198. Editorial Note
On August 31, 1973, President Richard Nixon wrote King Faisal of Saudi Arabia following Nixon’s discussions with Soviet General Secretary Leonid Brezhnev and Shah of Iran Mohammed Reza Pahlavi, June 18–26 and July 24–26, respectively. President Nixon reassured King Faisal that the United States regarded a “strong, stable and secure Saudi Arabia” as essential to the “stability of the Arabian Peninsula area” and to U.S. interests in promoting peace in the Middle East. Nixon also wrote that the United States was “interested in cooperating with the oil-producing states of your region to assure a reliable flow of energy to oil-importing countries. We are aware of your concern, first conveyed by Your Majesty’s Petroleum Minister, Shaykh Ahmad Zaki Yamani, that continued tensions in the Middle East could affect Saudi Arabia’s ability to fulfill its unique role in meeting world energy needs. We are also fully aware of Saudi Arabia’s desire to use its growing oil income to diversify its economy and to find productive investments.
“We see Saudi Arabia on the threshold of a period of great economic growth and development and I believe American technical and managerial experience could make a significant contribution to your objectives. It is vital for the stability of Saudi Arabia and of the region that economic progress proceed uninterrupted, and I am pleased that a number of American firms are studying possible joint ventures which [Page 543] would help diversify Saudi Arabia’s economy and make use of available energy and other resources. We are giving these companies every appropriate encouragement.” (National Archives, RG 59, Central Files 1970–73, POL 15–1 US)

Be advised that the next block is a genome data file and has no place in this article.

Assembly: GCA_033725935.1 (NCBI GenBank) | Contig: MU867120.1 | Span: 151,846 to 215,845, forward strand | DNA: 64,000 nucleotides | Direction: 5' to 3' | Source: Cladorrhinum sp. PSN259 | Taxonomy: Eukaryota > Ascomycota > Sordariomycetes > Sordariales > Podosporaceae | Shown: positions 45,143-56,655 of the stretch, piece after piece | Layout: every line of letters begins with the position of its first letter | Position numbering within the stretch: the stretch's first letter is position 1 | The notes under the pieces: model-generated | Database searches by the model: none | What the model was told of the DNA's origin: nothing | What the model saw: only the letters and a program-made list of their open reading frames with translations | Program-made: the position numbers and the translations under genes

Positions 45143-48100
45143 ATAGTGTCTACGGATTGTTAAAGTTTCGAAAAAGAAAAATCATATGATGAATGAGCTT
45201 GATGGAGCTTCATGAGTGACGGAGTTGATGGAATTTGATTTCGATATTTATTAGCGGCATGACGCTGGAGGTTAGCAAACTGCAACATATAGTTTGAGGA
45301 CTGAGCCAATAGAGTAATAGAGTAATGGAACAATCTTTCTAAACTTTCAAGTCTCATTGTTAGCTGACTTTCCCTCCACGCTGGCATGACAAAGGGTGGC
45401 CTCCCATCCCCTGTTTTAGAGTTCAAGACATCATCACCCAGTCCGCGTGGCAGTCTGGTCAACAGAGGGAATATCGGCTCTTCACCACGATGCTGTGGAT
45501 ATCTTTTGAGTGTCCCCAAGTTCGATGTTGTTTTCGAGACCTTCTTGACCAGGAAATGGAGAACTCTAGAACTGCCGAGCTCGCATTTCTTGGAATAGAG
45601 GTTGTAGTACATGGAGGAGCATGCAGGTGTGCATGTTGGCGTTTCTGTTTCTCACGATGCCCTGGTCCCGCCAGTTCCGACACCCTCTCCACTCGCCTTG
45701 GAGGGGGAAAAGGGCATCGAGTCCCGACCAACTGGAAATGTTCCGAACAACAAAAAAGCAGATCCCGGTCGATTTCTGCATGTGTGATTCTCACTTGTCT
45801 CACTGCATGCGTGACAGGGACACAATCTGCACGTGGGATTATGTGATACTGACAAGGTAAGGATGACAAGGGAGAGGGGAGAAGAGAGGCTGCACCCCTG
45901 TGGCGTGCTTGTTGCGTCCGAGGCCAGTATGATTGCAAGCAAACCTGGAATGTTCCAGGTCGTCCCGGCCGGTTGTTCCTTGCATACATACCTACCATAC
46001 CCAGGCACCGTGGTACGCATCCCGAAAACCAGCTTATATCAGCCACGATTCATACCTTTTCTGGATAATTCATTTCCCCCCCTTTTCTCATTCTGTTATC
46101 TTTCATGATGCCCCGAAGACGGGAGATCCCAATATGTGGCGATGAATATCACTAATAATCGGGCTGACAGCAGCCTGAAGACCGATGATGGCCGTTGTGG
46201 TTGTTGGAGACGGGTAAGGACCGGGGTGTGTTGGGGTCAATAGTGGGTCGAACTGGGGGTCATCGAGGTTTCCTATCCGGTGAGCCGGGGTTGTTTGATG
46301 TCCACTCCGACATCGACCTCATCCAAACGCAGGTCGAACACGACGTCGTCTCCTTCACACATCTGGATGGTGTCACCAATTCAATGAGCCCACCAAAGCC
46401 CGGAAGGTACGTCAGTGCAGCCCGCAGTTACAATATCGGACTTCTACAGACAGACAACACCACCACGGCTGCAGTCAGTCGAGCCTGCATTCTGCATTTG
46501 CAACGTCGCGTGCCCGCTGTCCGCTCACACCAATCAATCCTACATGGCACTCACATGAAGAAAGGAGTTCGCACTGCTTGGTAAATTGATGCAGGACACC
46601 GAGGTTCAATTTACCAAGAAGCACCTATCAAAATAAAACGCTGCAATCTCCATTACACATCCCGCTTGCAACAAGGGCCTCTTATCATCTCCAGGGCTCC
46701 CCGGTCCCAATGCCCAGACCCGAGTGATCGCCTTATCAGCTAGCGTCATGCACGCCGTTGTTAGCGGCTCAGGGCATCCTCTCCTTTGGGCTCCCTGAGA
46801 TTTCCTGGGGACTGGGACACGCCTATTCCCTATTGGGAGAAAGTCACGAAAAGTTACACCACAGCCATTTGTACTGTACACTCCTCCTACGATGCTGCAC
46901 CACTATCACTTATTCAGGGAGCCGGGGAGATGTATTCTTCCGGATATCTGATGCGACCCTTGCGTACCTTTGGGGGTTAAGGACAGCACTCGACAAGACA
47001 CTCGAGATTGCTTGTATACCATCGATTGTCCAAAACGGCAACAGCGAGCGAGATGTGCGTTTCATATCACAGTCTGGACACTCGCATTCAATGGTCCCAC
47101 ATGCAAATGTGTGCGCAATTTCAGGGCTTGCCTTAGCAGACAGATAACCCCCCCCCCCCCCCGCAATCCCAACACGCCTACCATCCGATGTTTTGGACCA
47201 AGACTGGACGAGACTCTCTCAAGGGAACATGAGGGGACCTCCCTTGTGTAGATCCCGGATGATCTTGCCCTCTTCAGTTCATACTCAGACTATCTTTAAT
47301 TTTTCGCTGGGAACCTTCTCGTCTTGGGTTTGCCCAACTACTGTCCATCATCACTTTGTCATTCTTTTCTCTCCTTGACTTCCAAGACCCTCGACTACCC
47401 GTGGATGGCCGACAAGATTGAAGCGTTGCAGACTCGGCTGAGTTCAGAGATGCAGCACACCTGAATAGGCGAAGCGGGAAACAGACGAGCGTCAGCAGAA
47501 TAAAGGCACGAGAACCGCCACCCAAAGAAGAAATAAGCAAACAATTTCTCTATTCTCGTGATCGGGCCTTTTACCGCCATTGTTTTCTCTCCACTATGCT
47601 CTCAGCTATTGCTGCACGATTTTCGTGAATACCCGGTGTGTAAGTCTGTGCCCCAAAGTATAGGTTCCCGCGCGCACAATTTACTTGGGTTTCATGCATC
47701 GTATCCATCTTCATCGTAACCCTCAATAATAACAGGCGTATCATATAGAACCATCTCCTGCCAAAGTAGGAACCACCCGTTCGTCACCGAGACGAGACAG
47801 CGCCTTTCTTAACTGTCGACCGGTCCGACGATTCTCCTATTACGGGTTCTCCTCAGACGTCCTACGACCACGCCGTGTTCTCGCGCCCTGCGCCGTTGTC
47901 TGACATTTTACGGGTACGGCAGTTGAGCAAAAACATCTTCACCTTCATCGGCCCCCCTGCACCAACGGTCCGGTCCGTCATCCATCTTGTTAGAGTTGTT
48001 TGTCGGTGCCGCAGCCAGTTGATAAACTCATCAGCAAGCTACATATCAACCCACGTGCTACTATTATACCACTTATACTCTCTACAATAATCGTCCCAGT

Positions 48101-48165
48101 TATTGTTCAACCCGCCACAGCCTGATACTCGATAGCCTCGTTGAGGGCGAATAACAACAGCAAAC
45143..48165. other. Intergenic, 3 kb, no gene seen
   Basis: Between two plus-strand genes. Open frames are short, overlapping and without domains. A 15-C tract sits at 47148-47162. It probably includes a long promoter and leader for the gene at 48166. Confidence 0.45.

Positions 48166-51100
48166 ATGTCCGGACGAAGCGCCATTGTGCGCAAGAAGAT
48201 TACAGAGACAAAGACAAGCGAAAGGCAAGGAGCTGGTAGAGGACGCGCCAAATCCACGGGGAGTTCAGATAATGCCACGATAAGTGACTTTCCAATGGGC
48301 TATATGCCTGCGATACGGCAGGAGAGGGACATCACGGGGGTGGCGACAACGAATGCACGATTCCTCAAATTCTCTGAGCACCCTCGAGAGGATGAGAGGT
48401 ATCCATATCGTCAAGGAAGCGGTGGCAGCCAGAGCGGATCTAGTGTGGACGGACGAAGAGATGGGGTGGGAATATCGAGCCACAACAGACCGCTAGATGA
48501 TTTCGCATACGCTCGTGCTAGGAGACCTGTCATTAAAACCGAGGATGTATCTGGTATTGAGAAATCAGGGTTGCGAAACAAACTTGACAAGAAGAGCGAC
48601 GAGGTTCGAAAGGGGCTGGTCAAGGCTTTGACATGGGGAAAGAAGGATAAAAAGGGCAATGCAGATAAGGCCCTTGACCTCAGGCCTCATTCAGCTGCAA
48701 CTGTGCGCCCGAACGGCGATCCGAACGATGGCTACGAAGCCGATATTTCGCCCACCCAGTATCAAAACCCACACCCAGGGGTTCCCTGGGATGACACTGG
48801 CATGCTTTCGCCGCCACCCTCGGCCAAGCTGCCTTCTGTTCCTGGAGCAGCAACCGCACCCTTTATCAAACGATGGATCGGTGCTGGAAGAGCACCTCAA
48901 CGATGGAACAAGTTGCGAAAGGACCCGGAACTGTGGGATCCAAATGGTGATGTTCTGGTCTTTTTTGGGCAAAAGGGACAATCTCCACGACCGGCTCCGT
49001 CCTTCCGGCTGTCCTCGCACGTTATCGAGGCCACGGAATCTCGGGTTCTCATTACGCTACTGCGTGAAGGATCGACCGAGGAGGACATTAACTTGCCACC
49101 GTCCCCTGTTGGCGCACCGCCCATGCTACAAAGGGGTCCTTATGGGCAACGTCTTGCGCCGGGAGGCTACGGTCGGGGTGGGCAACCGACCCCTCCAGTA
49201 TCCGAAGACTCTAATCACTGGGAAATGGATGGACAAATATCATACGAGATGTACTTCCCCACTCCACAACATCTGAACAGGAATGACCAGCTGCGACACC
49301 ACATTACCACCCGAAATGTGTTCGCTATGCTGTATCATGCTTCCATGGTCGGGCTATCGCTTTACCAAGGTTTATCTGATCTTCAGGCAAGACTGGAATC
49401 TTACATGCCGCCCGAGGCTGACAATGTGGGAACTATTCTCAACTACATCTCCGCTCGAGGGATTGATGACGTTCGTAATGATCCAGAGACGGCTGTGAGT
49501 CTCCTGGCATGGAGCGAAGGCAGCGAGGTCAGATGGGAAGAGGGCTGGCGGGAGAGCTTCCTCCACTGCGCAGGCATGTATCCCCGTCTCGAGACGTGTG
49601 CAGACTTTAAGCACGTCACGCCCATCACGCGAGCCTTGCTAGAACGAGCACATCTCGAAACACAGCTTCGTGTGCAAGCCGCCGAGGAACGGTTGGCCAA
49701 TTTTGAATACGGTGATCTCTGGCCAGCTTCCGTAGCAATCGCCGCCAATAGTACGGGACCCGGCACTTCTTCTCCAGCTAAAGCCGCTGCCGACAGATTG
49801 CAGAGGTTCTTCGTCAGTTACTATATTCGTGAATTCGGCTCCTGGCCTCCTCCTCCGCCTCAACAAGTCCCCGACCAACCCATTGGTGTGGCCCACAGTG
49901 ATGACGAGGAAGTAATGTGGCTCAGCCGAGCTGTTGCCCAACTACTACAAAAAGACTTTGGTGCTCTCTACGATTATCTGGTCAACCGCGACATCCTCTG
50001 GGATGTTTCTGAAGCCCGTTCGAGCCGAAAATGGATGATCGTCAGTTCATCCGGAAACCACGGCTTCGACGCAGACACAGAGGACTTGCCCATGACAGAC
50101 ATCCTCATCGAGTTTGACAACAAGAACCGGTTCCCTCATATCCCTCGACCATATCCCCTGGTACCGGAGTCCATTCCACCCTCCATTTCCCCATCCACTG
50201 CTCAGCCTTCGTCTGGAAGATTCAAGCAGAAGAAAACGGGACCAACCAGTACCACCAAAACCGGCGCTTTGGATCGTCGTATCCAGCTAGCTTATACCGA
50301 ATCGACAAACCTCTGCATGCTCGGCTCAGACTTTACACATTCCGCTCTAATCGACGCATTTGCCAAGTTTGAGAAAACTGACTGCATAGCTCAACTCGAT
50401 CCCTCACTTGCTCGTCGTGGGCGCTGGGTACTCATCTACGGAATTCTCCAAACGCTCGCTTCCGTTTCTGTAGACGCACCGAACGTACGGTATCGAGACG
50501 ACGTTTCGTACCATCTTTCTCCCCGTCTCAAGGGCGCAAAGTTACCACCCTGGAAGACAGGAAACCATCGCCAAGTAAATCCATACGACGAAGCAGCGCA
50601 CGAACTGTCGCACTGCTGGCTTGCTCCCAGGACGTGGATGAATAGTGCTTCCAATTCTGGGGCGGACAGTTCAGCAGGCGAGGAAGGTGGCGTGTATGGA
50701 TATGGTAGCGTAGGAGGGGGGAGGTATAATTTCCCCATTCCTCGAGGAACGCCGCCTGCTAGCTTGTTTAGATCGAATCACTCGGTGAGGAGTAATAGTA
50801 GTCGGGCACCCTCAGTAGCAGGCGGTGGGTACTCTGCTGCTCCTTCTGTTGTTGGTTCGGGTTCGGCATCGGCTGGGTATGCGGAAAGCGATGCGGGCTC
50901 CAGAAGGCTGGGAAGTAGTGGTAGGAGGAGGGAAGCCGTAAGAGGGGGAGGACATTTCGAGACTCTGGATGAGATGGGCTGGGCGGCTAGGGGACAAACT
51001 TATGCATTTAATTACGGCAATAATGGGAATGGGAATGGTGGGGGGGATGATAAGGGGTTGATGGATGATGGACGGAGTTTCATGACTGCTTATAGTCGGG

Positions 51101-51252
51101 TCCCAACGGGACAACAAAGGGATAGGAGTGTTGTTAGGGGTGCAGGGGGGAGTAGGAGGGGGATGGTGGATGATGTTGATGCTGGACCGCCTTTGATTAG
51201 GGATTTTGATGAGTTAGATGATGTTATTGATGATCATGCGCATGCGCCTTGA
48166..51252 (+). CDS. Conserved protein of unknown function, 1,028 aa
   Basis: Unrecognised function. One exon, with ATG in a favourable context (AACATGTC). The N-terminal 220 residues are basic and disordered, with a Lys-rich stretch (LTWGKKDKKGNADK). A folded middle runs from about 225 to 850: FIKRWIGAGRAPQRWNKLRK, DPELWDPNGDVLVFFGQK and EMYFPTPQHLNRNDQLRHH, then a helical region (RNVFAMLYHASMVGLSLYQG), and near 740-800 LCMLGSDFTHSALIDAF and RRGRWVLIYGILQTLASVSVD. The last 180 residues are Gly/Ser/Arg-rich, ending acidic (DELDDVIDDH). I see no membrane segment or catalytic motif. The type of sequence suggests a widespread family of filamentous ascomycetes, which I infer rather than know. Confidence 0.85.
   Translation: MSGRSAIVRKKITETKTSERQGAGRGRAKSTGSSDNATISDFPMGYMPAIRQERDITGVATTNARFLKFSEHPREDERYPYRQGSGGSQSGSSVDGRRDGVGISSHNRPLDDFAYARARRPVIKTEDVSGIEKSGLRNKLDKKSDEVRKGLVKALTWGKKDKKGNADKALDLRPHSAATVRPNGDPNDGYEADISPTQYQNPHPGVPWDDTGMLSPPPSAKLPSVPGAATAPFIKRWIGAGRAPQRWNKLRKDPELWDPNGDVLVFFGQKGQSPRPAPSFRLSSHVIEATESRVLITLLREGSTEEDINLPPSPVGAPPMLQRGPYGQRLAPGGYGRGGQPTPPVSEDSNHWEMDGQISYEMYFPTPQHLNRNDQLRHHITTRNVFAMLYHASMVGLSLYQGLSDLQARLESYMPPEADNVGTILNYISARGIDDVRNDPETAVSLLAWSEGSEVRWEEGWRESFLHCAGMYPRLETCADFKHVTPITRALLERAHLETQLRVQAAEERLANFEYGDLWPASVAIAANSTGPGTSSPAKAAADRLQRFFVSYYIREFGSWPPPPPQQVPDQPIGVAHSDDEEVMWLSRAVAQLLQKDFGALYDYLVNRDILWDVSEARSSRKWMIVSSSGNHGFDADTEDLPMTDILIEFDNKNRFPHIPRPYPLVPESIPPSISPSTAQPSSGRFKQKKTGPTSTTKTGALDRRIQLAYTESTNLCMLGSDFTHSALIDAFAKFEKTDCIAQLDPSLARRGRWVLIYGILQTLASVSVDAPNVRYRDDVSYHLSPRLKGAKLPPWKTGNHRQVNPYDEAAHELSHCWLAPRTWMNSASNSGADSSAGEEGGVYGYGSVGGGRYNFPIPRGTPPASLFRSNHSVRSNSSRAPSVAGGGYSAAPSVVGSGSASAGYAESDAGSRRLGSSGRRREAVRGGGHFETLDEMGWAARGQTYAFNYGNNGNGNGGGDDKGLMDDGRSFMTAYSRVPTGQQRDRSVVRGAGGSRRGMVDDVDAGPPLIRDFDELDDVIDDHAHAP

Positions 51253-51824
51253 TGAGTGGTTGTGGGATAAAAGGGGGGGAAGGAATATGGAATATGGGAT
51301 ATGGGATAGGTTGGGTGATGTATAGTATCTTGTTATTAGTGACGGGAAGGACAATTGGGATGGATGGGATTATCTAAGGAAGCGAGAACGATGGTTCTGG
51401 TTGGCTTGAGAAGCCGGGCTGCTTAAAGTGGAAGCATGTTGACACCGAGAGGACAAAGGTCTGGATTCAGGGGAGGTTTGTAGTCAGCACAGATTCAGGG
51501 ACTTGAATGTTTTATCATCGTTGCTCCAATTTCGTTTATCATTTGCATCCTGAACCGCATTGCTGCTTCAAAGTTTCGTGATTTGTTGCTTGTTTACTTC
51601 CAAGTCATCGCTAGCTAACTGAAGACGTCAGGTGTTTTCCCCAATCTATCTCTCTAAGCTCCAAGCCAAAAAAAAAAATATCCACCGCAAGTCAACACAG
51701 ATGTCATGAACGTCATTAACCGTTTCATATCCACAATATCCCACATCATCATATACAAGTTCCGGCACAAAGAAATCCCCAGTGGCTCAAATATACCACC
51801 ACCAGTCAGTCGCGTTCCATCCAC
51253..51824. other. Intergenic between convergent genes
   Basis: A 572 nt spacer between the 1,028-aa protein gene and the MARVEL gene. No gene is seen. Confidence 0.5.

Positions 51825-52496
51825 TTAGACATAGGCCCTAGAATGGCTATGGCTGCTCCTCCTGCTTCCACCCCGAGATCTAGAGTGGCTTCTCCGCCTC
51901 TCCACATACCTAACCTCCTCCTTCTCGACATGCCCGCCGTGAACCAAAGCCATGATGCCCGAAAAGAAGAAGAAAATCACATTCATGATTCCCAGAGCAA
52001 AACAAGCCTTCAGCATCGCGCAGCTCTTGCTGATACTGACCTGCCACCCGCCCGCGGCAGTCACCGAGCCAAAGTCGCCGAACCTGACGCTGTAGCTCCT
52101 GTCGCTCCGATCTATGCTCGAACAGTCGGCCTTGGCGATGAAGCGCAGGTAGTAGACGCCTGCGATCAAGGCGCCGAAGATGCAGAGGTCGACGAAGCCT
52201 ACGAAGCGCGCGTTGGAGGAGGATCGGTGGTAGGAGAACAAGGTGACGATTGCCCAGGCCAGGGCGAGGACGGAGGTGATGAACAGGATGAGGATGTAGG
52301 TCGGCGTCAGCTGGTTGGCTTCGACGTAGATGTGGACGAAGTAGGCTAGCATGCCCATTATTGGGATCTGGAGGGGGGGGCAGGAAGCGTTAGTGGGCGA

This letter had been the subject of considerable discussion since May 30 when Eliot submitted an early draft to Kissinger. (Ibid.) Rogers transmitted a second draft to Nixon on July 31, on the grounds that the King should be reassured of American interest in working toward an Arab-Israeli settlement. (Ibid., POL SAUD–US) In an August 7 memorandum to Kissinger, Saunders and Quandt supported the letter, but wanted it to reflect regional issues as part of a revitalization of America’s relationship with the Saudis. (Ibid., Nixon Presidential Materials, NSC Files, Box 761, Presidential Correspondence, Saudi Arabia, Faisal, 1972) Scowcroft wrote on the Saunders and Quandt memorandum, “No letter right now. BS.” On August 22, Saunders reiterated to Kissinger the need for a letter to Faisal to reduce his frustration with U.S. foreign policy and perceived “unresponsiveness.” A handwritten notation on this memorandum reads, “8–31 per RTK [Kennedy], Saunders will have State send letter telegraphically—pgd. green will follow. Memo to Pres was revised in SC [NSC].” (Ibid.) The revised memorandum to Nixon, dated September 4, which explains the rationale behind the August 31 letter to King Faisal, is printed as Document 199.